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The Prince Edwards county school board closed its schools rather desegregate. The public school remained closed for another five years.

“Let’s tell Russia about this.”

Encyclopedia Virginia

Massive Resistance and the Closing of the Schools

Under the leadership of U.S. Senator Harry F. Byrd Sr., Virginia chose to obstruct the Brown v. Board of Education decision by enacting a policy of Massive Resistance. Governor J. Lindsay Almond Jr. closed public schools in Warren County, Charlottesville, and Norfolk in the autumn of 1958 rather than integrate them, but two court decisions on January 19, 1959—one from a federal court, the other from the state supreme court—both overturned the Massive Resistance laws and demanded that the schools be reopened.

Prince Edward County officials continued to defy the court orders, however. On May 9, 1959, the U.S. Fourth Circuit Court of Appeals set September 1 as a deadline for integration. On June 26, the county board of supervisors voted instead to cut off revenues to the public schools. Encouraged by segregationists from across the state and the South, Prince Edward was the only locality in the nation to take such a step. The schools did not open on September 10 as scheduled and remained closed for the next five years.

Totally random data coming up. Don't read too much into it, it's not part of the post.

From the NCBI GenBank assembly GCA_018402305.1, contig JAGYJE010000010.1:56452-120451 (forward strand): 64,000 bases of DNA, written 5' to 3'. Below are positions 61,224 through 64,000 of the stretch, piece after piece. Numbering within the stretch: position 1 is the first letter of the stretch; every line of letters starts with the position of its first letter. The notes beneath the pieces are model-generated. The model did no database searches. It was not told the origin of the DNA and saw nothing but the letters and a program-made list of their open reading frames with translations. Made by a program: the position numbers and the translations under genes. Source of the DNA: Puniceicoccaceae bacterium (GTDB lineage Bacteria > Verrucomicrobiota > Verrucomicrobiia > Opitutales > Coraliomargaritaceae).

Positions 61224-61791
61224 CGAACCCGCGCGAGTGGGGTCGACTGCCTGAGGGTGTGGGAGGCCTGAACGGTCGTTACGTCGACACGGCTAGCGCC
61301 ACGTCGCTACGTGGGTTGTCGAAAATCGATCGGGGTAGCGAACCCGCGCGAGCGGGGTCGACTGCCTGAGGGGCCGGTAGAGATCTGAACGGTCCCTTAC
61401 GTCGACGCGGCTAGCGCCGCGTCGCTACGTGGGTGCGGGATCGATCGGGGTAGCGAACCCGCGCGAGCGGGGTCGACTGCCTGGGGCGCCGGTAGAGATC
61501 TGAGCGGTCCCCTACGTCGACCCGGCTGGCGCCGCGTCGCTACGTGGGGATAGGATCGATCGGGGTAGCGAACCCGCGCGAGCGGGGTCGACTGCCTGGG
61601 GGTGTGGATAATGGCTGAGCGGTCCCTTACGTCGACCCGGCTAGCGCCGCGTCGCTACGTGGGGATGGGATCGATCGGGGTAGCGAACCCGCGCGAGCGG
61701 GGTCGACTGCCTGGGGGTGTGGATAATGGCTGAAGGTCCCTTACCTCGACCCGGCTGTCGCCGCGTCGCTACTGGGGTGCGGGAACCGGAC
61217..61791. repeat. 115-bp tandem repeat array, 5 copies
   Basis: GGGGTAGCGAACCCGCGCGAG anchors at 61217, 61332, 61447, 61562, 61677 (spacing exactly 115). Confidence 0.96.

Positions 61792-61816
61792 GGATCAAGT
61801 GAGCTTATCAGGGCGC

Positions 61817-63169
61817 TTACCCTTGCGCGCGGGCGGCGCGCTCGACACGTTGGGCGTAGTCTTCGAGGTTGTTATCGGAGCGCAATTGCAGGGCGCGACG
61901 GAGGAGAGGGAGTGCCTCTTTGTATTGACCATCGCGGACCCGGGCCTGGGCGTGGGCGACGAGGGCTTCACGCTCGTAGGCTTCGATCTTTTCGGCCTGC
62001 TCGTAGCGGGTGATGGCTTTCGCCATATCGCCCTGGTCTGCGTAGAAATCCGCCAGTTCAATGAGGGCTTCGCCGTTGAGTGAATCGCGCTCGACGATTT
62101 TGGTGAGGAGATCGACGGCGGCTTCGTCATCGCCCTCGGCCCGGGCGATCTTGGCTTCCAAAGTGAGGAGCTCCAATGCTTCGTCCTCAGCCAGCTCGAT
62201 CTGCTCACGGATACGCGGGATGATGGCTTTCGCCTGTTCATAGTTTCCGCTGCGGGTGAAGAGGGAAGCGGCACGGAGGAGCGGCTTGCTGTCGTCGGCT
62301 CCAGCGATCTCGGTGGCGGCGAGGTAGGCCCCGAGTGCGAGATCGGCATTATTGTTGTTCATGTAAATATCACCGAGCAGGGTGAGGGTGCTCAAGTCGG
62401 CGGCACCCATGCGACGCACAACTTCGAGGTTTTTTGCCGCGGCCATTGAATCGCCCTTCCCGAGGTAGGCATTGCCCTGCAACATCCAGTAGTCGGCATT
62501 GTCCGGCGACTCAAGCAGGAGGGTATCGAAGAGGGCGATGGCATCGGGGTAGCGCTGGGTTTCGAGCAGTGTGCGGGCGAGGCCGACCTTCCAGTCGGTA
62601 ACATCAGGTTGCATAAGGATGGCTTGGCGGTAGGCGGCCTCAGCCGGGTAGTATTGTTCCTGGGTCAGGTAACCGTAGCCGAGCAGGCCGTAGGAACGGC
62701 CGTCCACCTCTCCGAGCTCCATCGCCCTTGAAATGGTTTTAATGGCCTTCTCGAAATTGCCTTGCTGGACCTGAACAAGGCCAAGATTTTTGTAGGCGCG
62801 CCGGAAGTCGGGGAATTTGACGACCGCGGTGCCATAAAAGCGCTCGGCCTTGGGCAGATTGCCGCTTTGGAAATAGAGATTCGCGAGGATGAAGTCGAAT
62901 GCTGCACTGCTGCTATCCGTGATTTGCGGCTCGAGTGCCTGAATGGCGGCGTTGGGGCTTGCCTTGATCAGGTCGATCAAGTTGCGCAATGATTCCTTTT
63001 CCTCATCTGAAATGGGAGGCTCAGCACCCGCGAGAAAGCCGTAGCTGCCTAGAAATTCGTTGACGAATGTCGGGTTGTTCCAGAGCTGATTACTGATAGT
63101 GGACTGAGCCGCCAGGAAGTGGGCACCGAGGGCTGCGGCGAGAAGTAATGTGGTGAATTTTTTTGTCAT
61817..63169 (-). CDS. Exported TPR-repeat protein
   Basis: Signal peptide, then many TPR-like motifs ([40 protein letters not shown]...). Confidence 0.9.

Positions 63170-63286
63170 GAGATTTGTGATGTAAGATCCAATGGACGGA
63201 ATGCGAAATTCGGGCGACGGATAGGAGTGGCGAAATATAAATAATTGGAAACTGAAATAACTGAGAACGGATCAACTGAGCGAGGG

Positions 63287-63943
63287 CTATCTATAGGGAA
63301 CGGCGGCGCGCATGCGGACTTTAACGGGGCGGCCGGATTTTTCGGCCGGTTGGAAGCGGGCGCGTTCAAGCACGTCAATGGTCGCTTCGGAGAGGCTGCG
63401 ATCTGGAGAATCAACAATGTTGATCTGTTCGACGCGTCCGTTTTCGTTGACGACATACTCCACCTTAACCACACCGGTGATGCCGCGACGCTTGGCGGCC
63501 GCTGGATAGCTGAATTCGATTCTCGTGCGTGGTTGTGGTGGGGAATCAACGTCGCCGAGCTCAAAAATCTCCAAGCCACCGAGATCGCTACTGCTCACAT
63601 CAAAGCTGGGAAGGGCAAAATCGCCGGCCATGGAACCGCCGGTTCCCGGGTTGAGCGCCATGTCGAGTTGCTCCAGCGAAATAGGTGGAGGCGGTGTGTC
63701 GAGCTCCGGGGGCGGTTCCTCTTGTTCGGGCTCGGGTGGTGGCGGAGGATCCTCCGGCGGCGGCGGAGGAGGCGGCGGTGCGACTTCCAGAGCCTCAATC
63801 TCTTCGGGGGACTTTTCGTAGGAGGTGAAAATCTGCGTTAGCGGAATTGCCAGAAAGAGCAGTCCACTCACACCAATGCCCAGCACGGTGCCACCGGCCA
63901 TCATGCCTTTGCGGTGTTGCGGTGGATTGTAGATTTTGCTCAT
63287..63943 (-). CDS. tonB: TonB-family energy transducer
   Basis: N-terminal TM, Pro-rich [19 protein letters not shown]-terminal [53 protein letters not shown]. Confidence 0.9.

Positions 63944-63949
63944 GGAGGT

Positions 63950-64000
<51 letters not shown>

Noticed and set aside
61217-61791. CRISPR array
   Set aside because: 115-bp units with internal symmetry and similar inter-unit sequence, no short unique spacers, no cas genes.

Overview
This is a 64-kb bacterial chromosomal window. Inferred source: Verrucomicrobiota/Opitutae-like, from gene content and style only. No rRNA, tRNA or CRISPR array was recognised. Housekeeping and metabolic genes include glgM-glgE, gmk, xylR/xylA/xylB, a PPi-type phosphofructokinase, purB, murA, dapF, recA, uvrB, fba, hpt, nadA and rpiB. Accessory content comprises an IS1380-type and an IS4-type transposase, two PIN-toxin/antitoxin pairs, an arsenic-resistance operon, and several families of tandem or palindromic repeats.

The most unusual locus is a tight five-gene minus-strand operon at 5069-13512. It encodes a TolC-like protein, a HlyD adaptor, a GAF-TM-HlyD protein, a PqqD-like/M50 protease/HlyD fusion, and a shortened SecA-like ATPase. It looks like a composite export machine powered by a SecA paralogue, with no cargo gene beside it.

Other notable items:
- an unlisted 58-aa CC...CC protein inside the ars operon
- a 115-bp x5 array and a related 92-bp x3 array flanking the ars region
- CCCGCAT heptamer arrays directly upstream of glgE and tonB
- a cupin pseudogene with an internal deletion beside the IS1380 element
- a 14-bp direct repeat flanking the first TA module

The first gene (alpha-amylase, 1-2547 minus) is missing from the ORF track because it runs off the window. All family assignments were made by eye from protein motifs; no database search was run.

While white students quickly moved into Prince Edward Academy—a new private school supported by state-approved tuition grants and donations from ardent segregationists—black students were left without any educational facilities. Some local churches provided a rudimentary substitute for the local schools, and some black students attended classes in nearby counties or, with the aid of the Quaker-affiliated American Friends Service Committee, relocated. Most black students, however, and especially children who were too young to move away from home, were denied access to any formal education. Similarly, most black teachers lost their jobs, forcing many to leave the community.